Whereas Almost Famous became notorious through peddling exclusivity and playing on people’s desire to be in the know, Solita NQ, the newest addition to the Northern Quarter dining scene, has launched through a beautifully executed campaign of inclusivity. In the run up, they tweeted menu items, asked for dish testers, educated their followers on the magic that is the Inka Grill and (being savvy) reached out to the most mouthy foodies in Manchester (hello) to review and blog the menu, all of which hit launch day and resulted in an almighty scrap to get a table and try the pulled pork sundae, amongst other delicious things.

Free opening weekend aperol spritzers for all, tasters of the constantly updated menu and being on first name terms with most of their customers has put Dom, Franco and Simon up there amongst the warmest and most welcoming hosts in Manchester. In addition to the incredibly good value for money and innovative comfort food they serve, they really have created a special place which comes widely recommended, much to their delight.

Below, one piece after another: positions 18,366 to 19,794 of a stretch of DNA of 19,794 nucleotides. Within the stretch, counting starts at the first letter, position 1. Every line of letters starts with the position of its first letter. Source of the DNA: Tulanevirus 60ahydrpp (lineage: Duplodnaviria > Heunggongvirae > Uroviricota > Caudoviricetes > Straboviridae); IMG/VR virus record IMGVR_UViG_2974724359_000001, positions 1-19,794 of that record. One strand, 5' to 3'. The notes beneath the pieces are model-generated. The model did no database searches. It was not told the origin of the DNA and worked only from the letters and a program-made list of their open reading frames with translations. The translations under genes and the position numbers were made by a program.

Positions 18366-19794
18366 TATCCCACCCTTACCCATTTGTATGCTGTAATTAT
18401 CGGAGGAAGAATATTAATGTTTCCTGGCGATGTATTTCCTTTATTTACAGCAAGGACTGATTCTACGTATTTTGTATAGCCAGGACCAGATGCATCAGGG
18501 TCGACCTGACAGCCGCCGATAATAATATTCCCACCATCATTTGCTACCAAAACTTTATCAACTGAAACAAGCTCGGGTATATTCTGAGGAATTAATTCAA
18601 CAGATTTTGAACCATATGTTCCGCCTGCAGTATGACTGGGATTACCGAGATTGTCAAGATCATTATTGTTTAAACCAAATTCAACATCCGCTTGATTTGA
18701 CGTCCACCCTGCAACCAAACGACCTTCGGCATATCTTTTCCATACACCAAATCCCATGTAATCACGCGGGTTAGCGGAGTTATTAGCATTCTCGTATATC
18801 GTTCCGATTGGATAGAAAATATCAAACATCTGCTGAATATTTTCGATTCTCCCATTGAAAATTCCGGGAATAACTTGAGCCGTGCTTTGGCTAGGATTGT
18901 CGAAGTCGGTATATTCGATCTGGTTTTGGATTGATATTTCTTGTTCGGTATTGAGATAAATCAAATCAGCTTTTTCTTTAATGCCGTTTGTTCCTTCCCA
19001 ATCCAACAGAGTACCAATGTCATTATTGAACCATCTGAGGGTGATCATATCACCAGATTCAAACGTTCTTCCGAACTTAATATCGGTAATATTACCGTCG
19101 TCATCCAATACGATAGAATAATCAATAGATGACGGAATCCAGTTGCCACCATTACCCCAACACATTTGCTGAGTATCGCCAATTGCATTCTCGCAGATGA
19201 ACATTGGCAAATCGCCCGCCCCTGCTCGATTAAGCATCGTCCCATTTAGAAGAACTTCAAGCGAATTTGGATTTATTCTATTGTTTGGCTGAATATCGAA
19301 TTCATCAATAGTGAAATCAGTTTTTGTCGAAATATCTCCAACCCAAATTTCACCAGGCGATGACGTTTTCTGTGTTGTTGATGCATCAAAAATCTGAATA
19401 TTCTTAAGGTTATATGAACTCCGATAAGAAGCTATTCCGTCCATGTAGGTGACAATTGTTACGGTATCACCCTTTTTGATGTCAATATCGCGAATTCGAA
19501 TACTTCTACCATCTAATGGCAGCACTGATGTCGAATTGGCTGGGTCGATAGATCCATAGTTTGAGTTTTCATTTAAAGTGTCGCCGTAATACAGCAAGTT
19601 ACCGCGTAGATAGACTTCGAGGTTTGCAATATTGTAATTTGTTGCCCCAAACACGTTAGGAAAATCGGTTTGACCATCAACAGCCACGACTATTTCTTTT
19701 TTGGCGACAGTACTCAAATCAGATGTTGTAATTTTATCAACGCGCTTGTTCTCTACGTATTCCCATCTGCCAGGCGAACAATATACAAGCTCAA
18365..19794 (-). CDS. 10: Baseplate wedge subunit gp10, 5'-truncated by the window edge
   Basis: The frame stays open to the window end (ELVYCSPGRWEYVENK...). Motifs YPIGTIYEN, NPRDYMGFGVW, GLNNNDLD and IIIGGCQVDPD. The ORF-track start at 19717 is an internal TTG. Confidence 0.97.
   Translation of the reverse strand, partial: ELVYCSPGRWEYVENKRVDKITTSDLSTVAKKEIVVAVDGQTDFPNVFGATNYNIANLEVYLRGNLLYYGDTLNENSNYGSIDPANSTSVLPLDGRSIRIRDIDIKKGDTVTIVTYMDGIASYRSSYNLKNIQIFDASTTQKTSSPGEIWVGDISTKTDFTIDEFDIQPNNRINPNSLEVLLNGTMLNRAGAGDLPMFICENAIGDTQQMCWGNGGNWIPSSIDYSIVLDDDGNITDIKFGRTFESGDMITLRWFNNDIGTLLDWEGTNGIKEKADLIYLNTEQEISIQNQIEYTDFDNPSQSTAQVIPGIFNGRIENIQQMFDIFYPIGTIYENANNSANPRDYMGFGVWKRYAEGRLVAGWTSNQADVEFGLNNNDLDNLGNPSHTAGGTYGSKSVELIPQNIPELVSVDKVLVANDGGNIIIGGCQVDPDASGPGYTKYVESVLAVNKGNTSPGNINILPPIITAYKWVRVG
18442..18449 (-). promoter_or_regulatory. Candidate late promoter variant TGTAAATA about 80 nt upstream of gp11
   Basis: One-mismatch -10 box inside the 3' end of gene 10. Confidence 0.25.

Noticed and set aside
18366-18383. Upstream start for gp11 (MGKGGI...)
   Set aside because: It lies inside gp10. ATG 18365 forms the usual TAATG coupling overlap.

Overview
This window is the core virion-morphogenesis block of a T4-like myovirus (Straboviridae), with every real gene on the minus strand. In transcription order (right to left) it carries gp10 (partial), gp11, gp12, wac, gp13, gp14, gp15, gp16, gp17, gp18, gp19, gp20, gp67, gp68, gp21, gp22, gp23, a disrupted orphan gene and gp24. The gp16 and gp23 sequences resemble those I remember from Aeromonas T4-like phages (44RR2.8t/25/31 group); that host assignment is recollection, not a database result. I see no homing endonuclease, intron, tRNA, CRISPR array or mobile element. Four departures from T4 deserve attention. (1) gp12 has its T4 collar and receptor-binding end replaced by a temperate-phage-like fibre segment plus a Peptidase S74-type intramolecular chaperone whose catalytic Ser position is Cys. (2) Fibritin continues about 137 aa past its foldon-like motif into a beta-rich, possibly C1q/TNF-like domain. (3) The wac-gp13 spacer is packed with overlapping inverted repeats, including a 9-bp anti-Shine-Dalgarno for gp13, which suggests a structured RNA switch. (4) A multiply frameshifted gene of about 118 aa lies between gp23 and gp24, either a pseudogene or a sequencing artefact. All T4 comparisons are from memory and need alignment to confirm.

Most admirable, however, is that Solita NQ openly seeks to refine what it does, with my most recent jaunt being in aid of providing open feedback on the whole experience. It’s a rare thing for a restaurant to do, and in the face of the fickle nature of the Manchester food scene, where people would attend the opening of a crisp packet, it makes good business sense to keep innovating and improving, engaging your customers in the process and building a relationship that will last beyond the first few months of trading.

As a marketer, I admire them massively, but as foodie, I love them even more, because they deliver on every promise they make, making great headway in establishing a strong new food brand for the city, and keep on promising to get better. So here’s a little something for the fellow food lovers. It speaks for itself.

Rooster Scratchings. Salty, crispy chicken skin.

Pulled Pork Sundae. Rich anise flavoured meat with buttery mash.

The Hungry Hoss Burger. Two 6oz burgers with kentucky fried bacon, melted cheddar cheese, bbq sauce and red onion marmalade.

Lobster Roll. Lobster in a brioche bun with mayonnaise, pickles, smoked butter and fries on the side.

*For other fab Solita NQ reviews, see Mrs Petticoat, Things to Do in Manchester and the legendary Hungry Hoss, who due to his much valued custom has had a Solita NQ burger named after him. Let it never be said these guys don’t value their customers.